Most work on why strategies don’t get done focus on culture, but a new book  blames poor project management. It explains how the process should work, and tools to assess a firm’s capability to do it, but it needs a worked example to show the process actually happening.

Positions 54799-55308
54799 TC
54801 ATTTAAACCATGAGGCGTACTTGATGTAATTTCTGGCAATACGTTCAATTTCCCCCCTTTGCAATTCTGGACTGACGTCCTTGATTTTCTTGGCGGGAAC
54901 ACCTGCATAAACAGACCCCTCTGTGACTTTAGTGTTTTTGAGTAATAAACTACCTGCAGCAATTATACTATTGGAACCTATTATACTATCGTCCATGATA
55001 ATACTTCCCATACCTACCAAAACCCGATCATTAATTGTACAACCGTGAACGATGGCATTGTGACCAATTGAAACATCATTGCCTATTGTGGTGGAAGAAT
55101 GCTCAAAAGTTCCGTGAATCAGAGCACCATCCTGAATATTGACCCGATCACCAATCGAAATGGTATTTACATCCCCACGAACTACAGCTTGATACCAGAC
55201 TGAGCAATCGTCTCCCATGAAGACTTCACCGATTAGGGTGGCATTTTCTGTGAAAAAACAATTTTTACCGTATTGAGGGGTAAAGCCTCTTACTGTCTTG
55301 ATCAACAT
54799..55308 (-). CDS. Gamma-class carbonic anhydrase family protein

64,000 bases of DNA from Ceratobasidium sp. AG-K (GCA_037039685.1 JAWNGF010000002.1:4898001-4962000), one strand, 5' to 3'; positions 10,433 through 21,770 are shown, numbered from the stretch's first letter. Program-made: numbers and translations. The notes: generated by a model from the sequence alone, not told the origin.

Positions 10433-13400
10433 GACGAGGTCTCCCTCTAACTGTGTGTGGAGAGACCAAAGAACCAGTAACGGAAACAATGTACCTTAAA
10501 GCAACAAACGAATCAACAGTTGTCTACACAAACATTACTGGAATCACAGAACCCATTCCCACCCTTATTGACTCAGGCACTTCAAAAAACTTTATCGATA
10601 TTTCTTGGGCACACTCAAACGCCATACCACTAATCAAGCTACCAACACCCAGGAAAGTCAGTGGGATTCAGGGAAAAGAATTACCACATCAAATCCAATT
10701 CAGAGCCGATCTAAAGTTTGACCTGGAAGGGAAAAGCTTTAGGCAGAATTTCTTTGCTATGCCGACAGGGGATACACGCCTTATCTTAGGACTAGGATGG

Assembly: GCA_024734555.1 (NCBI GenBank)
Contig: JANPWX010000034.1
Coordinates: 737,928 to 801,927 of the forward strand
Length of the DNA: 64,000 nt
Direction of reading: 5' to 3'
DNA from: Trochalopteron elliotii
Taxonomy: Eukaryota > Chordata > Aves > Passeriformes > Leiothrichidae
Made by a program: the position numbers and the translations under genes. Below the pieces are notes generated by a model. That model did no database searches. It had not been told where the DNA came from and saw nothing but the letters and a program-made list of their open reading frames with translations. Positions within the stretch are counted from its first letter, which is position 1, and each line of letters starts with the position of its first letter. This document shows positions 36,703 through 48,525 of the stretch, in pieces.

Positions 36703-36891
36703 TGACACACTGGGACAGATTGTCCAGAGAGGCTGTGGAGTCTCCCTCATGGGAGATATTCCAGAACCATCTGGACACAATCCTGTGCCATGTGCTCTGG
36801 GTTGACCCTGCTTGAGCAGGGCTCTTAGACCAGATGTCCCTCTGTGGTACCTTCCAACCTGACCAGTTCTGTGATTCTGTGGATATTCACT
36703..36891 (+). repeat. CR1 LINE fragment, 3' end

“Projects” are certainly vital – a big part of Cisco’s past success came from its power as a ‘serial-acquirer’ of new technologies, each of which was a project. And a white-goods manufacturer recently specified a project process for entering each in a sequence of national markets. But strategic management is not all about projects – the critical foundation is a robust set of policies for the repeated decisions that keep the plan on track, about pricing, product development, marketing, staffing and so on. Only if this is sound can we embark on the bigger steps that need project discipline. Executing your Strategy by Mark Morgan, Raymond Levitt and William Malek, Harvard Business School Press. Share